The Chicago Jazz Festival is 47 years old! I am trying to get my head around how long that is, and what a gift it is to know that Chicago is the cradle and the stomping grounds of immense talent. There is live jazz music to hear all over town, and one that is becoming a favorite is the Lighthouse Artspace at 108 W. Germania Place.
On Thursday I saw a trio of musicians surrounded by Van Gogh’s “Sunflowers.” Guitarist Yotam Silberstein, bassist Omer Avital, and the legendary Billy Hart on the drums. It was an evening of straightforward jazz with some Brazilian samba vibes stirred in.
Silberstein plays in the mellow form like John Pizzarelli and Carlos Jobim. This isn’t music to break a sweat; to chill is the focus. Avital is one of the more melodic bassists that I have heard in quite a while, He plays the higher notes on the bass without the counterpoint improvisation that is a hallmark of bop and bebop jazz. His playing has a lovely clarity that makes me want to hum along. I loved their version of “Tea for Two”. No straw boater hats but rather a beret and palm trees.
Billy Hart has played with Herbie Hancock and Stan Getz, among a legion of jazz greats. The enjoyment of playing with Silberstein and Avital is evident in his seamless transitions and steady beats. He has some fun using different surfaces of the drum set to play and has on-point brush sounds with a gentle high hat. It was great music in an unexpected location. The Germania Club was a club for German-American immigrants back in the day. Now the building is the site of the popular immersive series and other tenants. I covered the Monet Immersion and this trio would have dialed up the enjoyment scale.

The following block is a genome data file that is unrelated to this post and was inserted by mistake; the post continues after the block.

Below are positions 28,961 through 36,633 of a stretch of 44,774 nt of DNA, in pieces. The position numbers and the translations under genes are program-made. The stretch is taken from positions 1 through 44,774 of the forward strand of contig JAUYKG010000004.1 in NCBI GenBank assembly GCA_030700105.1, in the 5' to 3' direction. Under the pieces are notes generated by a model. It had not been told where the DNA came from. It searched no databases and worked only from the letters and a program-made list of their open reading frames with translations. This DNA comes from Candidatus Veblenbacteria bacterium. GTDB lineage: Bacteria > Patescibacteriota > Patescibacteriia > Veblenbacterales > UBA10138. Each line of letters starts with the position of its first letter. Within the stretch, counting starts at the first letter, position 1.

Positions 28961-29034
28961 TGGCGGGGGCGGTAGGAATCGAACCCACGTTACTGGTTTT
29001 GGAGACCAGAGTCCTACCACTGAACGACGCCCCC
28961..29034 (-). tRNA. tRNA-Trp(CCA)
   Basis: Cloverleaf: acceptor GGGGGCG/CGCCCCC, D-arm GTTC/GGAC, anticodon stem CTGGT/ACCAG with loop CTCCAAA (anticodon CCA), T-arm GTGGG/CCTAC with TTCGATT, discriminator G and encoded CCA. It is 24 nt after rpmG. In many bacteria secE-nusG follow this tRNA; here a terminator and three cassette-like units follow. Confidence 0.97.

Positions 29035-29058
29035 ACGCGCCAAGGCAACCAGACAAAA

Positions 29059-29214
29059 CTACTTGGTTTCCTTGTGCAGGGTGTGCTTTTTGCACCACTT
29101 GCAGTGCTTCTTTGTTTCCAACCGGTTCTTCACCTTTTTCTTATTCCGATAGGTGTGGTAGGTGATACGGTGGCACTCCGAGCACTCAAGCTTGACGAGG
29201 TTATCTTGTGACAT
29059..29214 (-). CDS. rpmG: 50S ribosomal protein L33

My first night at Jazz Fest 2023 in Millennium Park was so cool. I covered the Pritzker stage, which has excellent sound, fantastic sightlines, and a big screen projection so everyone has the best seat. The music kicked off with some Afro-Peruvian jams from Juan Pastor and a septet of all-star musicians. Pastor plays the drums accompanied by Greg Ward on alto sax, Victor Garcia on a blazing trumpet, and another Peruvian native Jhair Sala on percussion. Pianist Stu Mindeman played impeccable Latin rhythms and chords, with Dustin Laurenzi on tenor sax, and Matt Ulery on bass. Pastor also played the cajon—a Peruvian percussion box that has several pitches that can be played manually like a conga or with mallets. Pastor and his megawatt septet got the crowd jamming.
The Walter Smith III Quintet tore the roof off with a mix of bebop-influenced jams. Smith is a contemporary of Terence Blanchard and Christian McBride. He shared the stage with drummer Kendrick Scott, Chicago bassist Harish Raghaven, and drummer Kendrick Scott. An extra special guest was Sullivan Fortner out of New Orleans. Smith made a joke about how the audience cheered for the Chicago native and the New Orleans-born Fortner. Smith and Scott are from Houston, and each is a virtuoso. Scott made ethereal sounds with a cymbal and Fortner layered an etude motif on the song “The River Styx” from Smith’s latest album Return to Casual. Smith and company were in perfect balance where every instrument was highlighted and yet still blending. Raghaven is one of the best bass players I have ever heard, with a solid rhythm and laser focus. This was my favorite group of the evening.